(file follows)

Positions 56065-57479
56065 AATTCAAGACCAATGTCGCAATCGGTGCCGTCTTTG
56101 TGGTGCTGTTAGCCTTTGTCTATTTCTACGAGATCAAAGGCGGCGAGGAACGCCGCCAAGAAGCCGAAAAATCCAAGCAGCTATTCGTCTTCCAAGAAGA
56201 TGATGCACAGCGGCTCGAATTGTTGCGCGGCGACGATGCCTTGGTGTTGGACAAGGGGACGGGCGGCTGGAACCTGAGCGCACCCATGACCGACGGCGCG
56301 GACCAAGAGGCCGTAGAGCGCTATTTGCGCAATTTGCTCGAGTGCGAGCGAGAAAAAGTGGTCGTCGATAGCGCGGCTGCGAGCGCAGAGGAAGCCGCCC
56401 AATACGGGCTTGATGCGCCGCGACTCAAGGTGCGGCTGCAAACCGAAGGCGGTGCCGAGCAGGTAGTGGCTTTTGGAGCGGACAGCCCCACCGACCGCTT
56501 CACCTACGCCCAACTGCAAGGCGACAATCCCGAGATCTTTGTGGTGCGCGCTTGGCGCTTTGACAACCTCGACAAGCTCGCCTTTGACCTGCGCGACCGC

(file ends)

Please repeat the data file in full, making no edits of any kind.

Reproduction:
Positions 56065-57479
56065 AATTCAAGACCAATGTCGCAATCGGTGCCGTCTTTG
56101 TGGTGCTGTTAGCCTTTGTCTATTTCTACGAGATCAAAGGCGGCGAGGAACGCCGCCAAGAAGCCGAAAAATCCAAGCAGCTATTCGTCTTCCAAGAAGA
56201 TGATGCACAGCGGCTCGAATTGTTGCGCGGCGACGATGCCTTGGTGTTGGACAAGGGGACGGGCGGCTGGAACCTGAGCGCACCCATGACCGACGGCGCG
56301 GACCAAGAGGCCGTAGAGCGCTATTTGCGCAATTTGCTCGAGTGCGAGCGAGAAAAAGTGGTCGTCGATAGCGCGGCTGCGAGCGCAGAGGAAGCCGCCC
56401 AATACGGGCTTGATGCGCCGCGACTCAAGGTGCGGCTGCAAACCGAAGGCGGTGCCGAGCAGGTAGTGGCTTTTGGAGCGGACAGCCCCACCGACCGCTT
56501 CACCTACGCCCAACTGCAAGGCGACAATCCCGAGATCTTTGTGGTGCGCGCTTGGCGCTTTGACAACCTCGACAAGCTCGCCTTTGACCTGCGCGACCGC